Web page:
Quick on the Draw
Working remote areas of Utah, Troopers learned to solve problems on their own. Often backup is miles away. Troopers also must make split second decisions. One such incident occurred August 2, 1966, in Grand County. Patrolling east of Crescent Junction on US 50-6, Trooper Scott Skidmore observed an eastbound Pontiac traveling at a high rate of speed and displaying a New Mexico plate. Upon stopping this violator, the driver, Lee Ray Minton, age 32, stated that the vehicle belonged to his boss. Two male passengers in the back said they were hitchhikers, while a third male in the front said he was a friend of the driver. Trooper Skidmore asked Minton to proceed to Thompson for a telephone check. At that point Minton appeared nervous, but agreed to drive ahead of Trooper Skidmore to Thompson.
At Thompson, Scott attempted to call the registered owner, B. A. Backerman, Farmington, New Mexico. He learned that Backerman had moved to Las Cruces, N. M., which obviously surprised Milton. Backerman stated that he had owned the vehicle until a week prior, when he traded it for a newer model. He then added, “I did hear that the car had been stolen from a used car lot a few days ago.”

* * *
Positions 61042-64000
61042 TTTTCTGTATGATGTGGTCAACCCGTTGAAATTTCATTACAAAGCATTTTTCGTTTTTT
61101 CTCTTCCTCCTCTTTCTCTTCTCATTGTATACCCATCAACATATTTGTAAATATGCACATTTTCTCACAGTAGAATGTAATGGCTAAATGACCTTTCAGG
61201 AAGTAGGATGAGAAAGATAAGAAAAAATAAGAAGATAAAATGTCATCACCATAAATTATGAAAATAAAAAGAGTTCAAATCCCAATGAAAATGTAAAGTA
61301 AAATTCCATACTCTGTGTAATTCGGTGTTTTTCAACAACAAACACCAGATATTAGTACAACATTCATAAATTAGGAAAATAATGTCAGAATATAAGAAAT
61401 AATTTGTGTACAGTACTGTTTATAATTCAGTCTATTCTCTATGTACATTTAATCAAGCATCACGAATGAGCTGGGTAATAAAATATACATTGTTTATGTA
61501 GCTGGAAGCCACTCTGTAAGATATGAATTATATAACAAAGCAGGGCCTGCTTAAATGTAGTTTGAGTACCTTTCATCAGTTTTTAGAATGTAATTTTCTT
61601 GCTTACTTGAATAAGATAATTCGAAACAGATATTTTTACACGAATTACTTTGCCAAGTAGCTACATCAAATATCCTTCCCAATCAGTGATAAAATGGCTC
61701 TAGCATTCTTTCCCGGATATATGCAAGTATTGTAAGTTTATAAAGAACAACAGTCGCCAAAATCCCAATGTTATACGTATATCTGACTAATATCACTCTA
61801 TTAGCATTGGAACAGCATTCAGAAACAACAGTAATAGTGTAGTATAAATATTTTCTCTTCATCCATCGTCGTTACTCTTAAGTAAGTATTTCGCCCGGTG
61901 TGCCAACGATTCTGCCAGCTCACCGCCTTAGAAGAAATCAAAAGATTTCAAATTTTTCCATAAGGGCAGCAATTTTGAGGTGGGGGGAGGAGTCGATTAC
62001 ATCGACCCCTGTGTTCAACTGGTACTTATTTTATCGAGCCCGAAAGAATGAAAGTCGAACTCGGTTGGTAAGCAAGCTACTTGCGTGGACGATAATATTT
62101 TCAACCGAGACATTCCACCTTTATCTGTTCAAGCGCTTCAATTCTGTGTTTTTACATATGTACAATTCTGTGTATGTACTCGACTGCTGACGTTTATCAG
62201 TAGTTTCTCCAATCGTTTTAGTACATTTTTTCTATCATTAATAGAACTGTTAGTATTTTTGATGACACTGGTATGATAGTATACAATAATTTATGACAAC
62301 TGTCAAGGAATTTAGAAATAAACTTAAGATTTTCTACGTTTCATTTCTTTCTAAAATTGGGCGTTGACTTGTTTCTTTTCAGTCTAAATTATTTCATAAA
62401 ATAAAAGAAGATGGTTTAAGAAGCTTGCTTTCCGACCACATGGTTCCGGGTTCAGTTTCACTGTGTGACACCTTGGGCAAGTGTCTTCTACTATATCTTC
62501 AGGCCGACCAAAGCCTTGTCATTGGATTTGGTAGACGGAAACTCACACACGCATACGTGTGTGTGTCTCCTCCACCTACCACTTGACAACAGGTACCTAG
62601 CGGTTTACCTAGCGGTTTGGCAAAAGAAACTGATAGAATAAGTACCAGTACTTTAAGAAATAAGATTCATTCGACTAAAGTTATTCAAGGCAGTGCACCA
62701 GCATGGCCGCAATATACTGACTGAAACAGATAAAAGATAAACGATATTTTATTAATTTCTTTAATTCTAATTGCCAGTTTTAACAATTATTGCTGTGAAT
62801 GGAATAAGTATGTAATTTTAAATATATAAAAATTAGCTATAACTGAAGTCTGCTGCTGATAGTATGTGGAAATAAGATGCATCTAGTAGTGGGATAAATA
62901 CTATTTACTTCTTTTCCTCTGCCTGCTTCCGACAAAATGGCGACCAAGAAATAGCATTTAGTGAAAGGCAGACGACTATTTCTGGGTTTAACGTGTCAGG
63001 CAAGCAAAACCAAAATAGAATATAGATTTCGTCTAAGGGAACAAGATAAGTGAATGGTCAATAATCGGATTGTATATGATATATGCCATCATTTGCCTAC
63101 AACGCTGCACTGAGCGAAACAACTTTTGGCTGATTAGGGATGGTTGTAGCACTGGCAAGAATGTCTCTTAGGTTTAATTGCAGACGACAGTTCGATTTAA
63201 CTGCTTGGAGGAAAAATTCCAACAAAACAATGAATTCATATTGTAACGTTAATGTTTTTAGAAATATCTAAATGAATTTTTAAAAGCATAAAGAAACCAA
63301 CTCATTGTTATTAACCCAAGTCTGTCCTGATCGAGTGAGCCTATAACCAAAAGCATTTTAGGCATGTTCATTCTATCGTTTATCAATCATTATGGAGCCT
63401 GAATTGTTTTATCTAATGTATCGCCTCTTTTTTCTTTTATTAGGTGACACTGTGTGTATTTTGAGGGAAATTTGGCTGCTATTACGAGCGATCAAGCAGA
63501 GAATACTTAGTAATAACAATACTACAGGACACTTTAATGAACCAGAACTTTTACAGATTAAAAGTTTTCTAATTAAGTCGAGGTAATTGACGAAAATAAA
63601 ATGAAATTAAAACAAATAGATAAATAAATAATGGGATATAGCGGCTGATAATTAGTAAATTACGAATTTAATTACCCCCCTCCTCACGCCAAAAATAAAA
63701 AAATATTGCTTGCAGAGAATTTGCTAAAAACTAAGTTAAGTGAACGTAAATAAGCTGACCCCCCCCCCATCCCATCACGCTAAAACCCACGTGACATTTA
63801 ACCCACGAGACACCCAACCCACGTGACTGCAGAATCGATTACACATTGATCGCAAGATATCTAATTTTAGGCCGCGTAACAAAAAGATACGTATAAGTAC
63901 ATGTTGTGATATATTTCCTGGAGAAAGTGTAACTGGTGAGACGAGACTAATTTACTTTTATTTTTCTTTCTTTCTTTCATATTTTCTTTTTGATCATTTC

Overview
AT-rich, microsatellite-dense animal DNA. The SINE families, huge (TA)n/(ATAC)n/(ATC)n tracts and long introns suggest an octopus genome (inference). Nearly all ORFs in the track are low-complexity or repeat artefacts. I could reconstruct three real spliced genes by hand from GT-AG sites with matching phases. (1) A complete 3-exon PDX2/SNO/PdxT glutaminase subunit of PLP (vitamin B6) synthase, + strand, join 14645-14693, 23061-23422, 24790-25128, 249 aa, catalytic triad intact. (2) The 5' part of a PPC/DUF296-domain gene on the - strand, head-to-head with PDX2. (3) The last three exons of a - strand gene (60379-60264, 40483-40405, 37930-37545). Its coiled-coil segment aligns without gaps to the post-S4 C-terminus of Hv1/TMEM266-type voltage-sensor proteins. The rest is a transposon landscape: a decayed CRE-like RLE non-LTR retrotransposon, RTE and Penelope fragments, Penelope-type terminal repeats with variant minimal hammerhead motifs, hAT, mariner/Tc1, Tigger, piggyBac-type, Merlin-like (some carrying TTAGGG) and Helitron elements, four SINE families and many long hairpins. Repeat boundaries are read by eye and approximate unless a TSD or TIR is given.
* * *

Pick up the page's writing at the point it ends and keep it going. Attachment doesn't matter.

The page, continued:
Trooper Skidmore stepped from the telephone booth and announced to Minton, “You’re under arrest for auto theft.” At this point the front passenger, Joseph Camillo Romero, age 20, pulled a .25 caliber semi-automatic pistol from his pocket and said, “Get out your handcuffs and put them on your wrists.” Trooper Skidmore attempted to persuade Romero to give up the handcuff idea by adding, “Put the gun away.” “Do as I say,” Romero answered. Turning to Minton he added, “Get his gun.”
Trooper Skidmore reached for his handcuffs with his left hand and flung them at Romero. Romero fired twice as Scott drew his .357 duty weapon with his right hand and returned fire. Both of Romero’s rounds struck Trooper Skidmore, one in the left side and one in the left leg. At the same time Romero was also struck twice in the chest. One round passed through his heart. He was killed instantly.
Scott then held his weapon on the driver while radioing for help. The other two passengers exited the vehicle and placed the handcuffs on the driver. Scott was transported by ambulance to Allen Memorial Hospital in Moab. When asked if he was scared, Scott replied, “Scared? There wasn’t any time to be. I just followed my reflexes.”
The driver was sentenced to five years in the Utah State Penitentiary by Federal Judge Willis Ritter. The two passengers were later confirmed to be hitchhikers. Trooper Skidmore fully recovered from his wounds and completed 22 years with the Utah Highway Patrol, retiring in 1983 as a Lieutenant.